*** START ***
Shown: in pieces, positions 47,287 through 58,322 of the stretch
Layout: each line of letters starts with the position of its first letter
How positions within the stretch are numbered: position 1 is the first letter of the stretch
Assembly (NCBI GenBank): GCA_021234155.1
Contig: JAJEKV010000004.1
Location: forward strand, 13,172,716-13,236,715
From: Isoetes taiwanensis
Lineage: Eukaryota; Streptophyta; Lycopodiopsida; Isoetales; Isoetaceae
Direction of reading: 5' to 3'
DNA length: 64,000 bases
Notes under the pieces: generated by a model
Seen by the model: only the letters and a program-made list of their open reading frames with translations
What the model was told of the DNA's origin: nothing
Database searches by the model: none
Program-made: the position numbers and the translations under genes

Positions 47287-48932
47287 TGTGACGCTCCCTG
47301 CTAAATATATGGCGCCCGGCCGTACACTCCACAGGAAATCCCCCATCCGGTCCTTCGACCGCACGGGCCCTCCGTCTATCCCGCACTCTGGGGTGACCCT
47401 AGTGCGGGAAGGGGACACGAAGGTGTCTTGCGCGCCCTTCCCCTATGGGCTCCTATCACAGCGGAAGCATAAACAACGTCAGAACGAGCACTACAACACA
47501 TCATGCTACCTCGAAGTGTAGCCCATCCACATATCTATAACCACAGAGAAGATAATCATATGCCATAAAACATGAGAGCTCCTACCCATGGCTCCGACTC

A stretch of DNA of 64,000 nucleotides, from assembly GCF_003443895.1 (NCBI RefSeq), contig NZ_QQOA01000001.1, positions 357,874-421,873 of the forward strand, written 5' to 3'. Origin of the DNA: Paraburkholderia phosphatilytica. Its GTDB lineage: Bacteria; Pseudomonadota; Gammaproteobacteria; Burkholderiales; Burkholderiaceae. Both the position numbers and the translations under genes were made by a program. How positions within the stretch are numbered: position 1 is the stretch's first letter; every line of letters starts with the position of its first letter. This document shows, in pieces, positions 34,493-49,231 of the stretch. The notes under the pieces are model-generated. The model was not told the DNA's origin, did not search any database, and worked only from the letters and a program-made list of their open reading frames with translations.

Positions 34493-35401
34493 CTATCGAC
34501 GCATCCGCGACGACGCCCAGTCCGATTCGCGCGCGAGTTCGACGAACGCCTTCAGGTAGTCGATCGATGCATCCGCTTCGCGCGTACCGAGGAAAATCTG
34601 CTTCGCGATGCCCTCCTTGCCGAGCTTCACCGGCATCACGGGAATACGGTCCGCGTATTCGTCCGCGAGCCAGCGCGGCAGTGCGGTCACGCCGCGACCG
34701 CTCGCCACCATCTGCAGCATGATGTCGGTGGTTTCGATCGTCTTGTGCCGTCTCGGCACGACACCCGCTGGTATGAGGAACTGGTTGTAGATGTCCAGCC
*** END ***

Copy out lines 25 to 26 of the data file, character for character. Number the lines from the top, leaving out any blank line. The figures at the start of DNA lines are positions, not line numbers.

34601 CTTCGCGATGCCCTCCTTGCCGAGCTTCACCGGCATCACGGGAATACGGTCCGCGTATTCGTCCGCGAGCCAGCGCGGCAGTGCGGTCACGCCGCGACCG
34701 CTCGCCACCATCTGCAGCATGATGTCGGTGGTTTCGATCGTCTTGTGCCGTCTCGGCACGACACCCGCTGGTATGAGGAACTGGTTGTAGATGTCCAGCC